In business, the general consensus is that uncertainty is a bad thing. It makes us all a bit jittery. We’re unsure how we should plan for it. But as much as we want some control or nice predictable patterns to work by, unpredictability is a permanent fixture in a business.
But I think unpredictability is actually a very good thing for businesses and brands. And here are three reasons why:
1. It sparks up conversations
In late 2013, Beyonce nearly broke the internet by releasing her latest album without prior warning on iTunes. Twitter said Beyonce’s secretive album release generated over 1.2 million tweets in 12 hours, with a tweets-per-minute spike of 5,300.
By being unpredictable, she garnered far more interest than if the album was released in the conventional way. She is a good businesswoman, that Beyonce.
Consumers constantly want something new to talk about. The press want something new to talk about.
And all this talking tends to lead to buying. Across the US (76 per cent), the UK (75 per cent), Brazil (60 per cent) and China (79 per cent), Word of Mouth came out as the top influencer for the purchase decision in Razorfish’s 2015 Digital Dopamine Report.
2. It can help you find solutions you didn’t know you needed
Unpredictability can suddenly open up huge new opportunities for nimble businesses. Take hackathons, also known as hack days, for example. These fast-paced crowd-sourced events are becoming commonplace in the tech industry where designers and developers collaborate intensively at the last-minute to come up with a new piece of software.
Essentially, they are staged without a clear idea of what solutions will emerge. But they can spark off new ideas that brands didn’t even know they were looking for. And this disruptive concept typifies the benefits behind unpredictability and uncertainty.
3. It’s what consumers want
Ultimately everything you do in business should focus on what your consumer wants.
And, boy, are they fickle.
The assumption that past consumer behaviour predicts future consumer behaviour is simply invalid. They change their behaviour quicker than you can say ‘purchase decision’.
In response, businesses need to show that they’re trying new things in order to be credible to today’s consumers who regard innovation as hallmarks of a great business.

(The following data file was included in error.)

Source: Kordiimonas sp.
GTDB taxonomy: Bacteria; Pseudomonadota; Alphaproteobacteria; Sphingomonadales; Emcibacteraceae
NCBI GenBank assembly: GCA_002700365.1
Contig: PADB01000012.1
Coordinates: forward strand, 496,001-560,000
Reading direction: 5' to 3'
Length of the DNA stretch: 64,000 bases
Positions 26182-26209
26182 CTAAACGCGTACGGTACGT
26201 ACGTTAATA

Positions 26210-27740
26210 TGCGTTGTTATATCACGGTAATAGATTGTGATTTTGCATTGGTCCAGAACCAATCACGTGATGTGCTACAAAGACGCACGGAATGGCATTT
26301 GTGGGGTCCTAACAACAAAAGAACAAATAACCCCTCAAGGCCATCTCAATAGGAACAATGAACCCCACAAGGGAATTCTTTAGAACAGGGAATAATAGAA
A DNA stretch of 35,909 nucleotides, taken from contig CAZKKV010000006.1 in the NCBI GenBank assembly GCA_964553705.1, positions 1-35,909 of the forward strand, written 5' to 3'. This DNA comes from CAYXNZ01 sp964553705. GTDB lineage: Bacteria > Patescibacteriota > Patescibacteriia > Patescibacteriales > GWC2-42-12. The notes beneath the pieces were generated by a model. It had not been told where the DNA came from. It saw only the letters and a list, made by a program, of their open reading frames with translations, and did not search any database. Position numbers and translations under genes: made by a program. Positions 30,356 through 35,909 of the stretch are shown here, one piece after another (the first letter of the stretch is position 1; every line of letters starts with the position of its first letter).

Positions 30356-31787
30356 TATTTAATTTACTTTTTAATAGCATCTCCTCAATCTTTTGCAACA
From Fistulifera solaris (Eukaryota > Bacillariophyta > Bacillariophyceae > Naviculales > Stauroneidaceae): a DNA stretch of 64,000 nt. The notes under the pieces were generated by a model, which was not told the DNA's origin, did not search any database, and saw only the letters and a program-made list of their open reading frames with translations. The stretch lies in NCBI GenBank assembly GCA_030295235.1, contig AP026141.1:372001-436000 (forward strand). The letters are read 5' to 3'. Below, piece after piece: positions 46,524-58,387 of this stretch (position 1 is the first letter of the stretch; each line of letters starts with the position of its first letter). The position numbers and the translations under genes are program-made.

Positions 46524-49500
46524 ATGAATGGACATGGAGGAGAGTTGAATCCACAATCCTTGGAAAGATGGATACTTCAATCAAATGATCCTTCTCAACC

Sure, if you’re known for doing one thing well you may wonder why you should complicate matters – and risk alienating customers – by trying something out of the ordinary.
But it is so worthwhile, because the attention span of consumers, and people in general, is getting shorter by the day, thanks to the ever digital world we live in.
Google Maps, TripAdvisor, Facebook, Twitter, LinkedIn and various news apps allow us to be increasingly prepared for scenarios that life may throw at us. And that can make it all a bit predictable and formulaic.
While no one likes to be caught out, we as a human race are actually programmed to crave the unexpected. Indeed, scientists at US colleges Emory and Baylor demonstrated this by using MRIs to measure changes in human brain activity in response to a sequence of pleasurable stimuli, using squirts of water and juice.
The patterns of squirts were either predictable or unpredictable, and it was the unpredictable sequences that the reward pathways in the brain responded most strongly to.
These positive emotions associated with an unexpected experience in turn can build brand love and win you over some brand loyalists and advocates.
In my own industry sector – live brand experience – we’re always looking to provide consumers with unexpected experiences. In fact, my job title has recently changed to director of the unexpected to reflect consumers’ growing demand for experiences that surprise and delight.
No one can accurately predict what’s going to happen next in business. So why not focus your efforts on being the thing that is happening next in business? Instead of trying to keep up with trend would it not be simpler to create a new trend and have others follow?
Indeed, the best way to predict the future is to create it. In the words of Lynda Berry: “Expect the unexpected, and whenever possible, be the unexpected”.
Joss Davidge is director of the unexpected at live brand experience agency BEcause
Share this story